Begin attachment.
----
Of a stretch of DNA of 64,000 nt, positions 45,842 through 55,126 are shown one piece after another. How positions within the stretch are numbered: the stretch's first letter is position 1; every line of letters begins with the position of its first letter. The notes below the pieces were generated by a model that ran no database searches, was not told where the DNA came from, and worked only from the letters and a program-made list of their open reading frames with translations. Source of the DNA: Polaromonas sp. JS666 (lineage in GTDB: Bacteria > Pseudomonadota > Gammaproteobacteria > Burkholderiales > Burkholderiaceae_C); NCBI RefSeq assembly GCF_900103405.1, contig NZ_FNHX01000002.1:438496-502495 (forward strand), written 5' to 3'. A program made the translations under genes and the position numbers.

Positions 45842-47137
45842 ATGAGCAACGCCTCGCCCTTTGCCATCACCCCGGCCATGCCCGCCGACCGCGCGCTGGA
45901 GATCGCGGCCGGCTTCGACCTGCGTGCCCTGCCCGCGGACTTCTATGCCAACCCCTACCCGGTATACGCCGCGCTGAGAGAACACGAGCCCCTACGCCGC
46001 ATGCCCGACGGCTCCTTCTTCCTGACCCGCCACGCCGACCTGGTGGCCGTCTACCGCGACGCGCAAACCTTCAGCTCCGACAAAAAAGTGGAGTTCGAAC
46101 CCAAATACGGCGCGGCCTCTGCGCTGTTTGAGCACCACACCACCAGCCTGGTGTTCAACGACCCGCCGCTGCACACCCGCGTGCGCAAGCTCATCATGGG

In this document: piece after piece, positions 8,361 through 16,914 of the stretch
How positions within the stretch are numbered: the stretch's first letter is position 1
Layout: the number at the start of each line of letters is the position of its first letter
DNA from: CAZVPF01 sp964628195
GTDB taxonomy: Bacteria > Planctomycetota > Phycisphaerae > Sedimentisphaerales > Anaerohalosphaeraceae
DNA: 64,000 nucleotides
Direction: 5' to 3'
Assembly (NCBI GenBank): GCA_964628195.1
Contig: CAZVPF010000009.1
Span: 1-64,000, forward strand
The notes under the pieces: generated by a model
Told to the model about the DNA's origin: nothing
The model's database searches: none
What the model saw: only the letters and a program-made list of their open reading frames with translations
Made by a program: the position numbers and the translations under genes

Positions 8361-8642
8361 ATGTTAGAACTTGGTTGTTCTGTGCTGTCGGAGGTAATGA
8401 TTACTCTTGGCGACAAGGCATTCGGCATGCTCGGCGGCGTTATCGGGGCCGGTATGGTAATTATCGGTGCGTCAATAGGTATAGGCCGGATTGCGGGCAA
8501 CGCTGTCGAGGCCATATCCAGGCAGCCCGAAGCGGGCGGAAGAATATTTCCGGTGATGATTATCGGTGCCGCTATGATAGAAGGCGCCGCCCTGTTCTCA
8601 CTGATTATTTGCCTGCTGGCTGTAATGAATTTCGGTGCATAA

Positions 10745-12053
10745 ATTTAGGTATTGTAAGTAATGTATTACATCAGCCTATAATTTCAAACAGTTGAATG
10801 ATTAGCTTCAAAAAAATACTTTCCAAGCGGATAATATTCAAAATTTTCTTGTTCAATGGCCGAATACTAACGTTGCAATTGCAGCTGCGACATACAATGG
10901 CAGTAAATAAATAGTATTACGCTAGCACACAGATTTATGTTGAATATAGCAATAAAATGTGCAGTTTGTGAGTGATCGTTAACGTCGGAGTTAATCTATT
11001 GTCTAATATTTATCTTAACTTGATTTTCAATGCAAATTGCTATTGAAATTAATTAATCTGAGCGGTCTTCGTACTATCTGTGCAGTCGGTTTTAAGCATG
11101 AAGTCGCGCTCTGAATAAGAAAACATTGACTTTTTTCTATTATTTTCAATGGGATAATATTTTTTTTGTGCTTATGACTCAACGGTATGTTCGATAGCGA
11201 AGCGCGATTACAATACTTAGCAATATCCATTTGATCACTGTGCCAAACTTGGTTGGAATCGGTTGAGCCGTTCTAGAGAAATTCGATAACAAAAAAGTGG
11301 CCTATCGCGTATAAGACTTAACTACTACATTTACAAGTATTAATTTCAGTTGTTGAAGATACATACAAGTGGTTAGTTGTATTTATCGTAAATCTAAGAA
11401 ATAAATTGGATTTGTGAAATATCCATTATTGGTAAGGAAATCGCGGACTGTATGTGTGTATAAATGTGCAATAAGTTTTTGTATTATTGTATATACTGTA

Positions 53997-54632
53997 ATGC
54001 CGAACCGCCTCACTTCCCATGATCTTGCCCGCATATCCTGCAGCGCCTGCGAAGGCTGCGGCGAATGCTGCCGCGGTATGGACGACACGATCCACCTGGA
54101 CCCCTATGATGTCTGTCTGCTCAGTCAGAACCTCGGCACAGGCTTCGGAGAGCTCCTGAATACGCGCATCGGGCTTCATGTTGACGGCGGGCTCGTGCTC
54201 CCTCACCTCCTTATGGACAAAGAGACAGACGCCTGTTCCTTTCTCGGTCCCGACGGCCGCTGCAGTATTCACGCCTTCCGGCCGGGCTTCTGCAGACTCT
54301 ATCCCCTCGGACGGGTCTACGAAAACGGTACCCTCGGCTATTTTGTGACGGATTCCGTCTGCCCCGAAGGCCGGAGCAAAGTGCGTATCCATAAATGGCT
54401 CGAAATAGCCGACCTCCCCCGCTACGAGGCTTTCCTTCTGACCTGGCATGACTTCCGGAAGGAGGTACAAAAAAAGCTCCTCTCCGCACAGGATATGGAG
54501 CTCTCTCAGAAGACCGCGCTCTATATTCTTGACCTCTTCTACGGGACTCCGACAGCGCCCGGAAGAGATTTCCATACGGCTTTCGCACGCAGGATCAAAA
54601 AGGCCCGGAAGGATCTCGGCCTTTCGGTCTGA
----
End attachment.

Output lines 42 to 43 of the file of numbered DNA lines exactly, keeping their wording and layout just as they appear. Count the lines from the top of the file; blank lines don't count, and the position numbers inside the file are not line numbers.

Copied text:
54401 CGAAATAGCCGACCTCCCCCGCTACGAGGCTTTCCTTCTGACCTGGCATGACTTCCGGAAGGAGGTACAAAAAAAGCTCCTCTCCGCACAGGATATGGAG
54501 CTCTCTCAGAAGACCGCGCTCTATATTCTTGACCTCTTCTACGGGACTCCGACAGCGCCCGGAAGAGATTTCCATACGGCTTTCGCACGCAGGATCAAAA